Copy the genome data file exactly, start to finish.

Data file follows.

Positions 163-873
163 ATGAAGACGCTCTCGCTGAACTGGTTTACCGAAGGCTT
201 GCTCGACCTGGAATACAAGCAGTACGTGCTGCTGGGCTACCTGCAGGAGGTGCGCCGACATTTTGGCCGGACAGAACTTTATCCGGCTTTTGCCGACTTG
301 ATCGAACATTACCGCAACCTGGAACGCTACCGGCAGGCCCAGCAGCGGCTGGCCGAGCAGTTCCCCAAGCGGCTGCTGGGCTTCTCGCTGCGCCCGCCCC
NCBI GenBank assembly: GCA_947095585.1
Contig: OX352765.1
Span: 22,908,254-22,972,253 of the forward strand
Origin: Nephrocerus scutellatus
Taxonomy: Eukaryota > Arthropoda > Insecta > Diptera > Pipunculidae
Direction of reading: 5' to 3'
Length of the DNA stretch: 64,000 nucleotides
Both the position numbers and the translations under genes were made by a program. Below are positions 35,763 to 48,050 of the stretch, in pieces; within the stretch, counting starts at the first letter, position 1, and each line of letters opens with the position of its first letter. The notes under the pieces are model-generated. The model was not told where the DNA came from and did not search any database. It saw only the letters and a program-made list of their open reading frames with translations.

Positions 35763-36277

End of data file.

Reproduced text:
Positions 163-873
163 ATGAAGACGCTCTCGCTGAACTGGTTTACCGAAGGCTT
201 GCTCGACCTGGAATACAAGCAGTACGTGCTGCTGGGCTACCTGCAGGAGGTGCGCCGACATTTTGGCCGGACAGAACTTTATCCGGCTTTTGCCGACTTG
301 ATCGAACATTACCGCAACCTGGAACGCTACCGGCAGGCCCAGCAGCGGCTGGCCGAGCAGTTCCCCAAGCGGCTGCTGGGCTTCTCGCTGCGCCCGCCCC
NCBI GenBank assembly: GCA_947095585.1
Contig: OX352765.1
Span: 22,908,254-22,972,253 of the forward strand
Origin: Nephrocerus scutellatus
Taxonomy: Eukaryota > Arthropoda > Insecta > Diptera > Pipunculidae
Direction of reading: 5' to 3'
Length of the DNA stretch: 64,000 nucleotides
Both the position numbers and the translations under genes were made by a program. Below are positions 35,763 to 48,050 of the stretch, in pieces; within the stretch, counting starts at the first letter, position 1, and each line of letters opens with the position of its first letter. The notes under the pieces are model-generated. The model was not told where the DNA came from and did not search any database. It saw only the letters and a program-made list of their open reading frames with translations.

Positions 35763-36277